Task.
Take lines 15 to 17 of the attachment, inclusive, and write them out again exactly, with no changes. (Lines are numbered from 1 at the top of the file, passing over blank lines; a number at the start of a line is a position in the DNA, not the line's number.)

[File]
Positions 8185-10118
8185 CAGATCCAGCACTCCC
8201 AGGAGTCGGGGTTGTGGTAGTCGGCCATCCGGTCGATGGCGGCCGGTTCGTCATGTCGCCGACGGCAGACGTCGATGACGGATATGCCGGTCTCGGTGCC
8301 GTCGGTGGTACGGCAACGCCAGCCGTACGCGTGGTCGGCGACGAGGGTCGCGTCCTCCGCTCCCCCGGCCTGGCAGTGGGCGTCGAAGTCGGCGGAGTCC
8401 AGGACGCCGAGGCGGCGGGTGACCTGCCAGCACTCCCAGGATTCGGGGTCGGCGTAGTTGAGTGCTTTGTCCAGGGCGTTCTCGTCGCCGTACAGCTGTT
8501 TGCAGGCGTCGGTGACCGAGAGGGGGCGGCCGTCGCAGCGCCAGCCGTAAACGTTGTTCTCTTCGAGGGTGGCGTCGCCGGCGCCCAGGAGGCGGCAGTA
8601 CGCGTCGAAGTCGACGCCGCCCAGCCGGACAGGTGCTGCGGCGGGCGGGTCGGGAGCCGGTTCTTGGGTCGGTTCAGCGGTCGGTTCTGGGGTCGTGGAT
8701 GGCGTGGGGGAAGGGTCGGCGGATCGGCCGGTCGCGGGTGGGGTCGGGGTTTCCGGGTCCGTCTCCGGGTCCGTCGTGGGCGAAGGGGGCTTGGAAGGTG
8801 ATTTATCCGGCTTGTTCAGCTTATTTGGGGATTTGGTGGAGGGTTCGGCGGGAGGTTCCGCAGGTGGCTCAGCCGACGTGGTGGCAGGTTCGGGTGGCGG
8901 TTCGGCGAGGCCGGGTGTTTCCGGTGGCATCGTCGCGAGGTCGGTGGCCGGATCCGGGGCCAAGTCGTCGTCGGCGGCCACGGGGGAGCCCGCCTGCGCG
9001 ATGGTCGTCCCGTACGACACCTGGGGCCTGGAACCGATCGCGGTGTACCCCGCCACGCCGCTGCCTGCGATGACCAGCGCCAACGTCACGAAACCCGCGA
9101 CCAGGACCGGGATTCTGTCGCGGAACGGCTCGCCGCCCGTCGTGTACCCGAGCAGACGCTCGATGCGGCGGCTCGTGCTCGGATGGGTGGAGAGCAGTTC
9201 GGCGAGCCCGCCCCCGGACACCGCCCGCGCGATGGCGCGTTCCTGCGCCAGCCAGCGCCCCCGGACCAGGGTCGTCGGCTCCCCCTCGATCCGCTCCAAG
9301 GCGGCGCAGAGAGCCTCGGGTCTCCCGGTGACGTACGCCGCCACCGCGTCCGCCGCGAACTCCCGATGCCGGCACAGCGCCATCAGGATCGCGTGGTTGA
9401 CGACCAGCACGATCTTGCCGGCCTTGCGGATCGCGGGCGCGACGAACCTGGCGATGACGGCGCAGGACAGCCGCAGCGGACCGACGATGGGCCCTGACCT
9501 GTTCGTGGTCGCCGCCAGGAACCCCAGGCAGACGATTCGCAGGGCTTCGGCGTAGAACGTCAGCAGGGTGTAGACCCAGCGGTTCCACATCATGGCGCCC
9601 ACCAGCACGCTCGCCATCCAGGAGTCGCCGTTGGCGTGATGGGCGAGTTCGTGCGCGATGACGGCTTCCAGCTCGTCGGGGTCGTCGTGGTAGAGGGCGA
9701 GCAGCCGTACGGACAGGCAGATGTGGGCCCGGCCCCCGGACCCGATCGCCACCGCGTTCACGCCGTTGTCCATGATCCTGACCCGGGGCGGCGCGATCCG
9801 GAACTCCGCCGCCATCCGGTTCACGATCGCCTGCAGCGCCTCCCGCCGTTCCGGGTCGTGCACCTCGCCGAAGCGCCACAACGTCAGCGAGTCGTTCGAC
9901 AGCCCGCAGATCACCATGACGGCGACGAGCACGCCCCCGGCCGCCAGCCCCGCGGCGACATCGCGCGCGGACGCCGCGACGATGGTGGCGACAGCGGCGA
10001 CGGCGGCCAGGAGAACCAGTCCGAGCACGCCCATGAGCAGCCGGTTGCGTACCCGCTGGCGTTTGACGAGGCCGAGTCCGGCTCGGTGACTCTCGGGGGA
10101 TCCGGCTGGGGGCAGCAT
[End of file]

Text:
9401 CGACCAGCACGATCTTGCCGGCCTTGCGGATCGCGGGCGCGACGAACCTGGCGATGACGGCGCAGGACAGCCGCAGCGGACCGACGATGGGCCCTGACCT
9501 GTTCGTGGTCGCCGCCAGGAACCCCAGGCAGACGATTCGCAGGGCTTCGGCGTAGAACGTCAGCAGGGTGTAGACCCAGCGGTTCCACATCATGGCGCCC
9601 ACCAGCACGCTCGCCATCCAGGAGTCGCCGTTGGCGTGATGGGCGAGTTCGTGCGCGATGACGGCTTCCAGCTCGTCGGGGTCGTCGTGGTAGAGGGCGA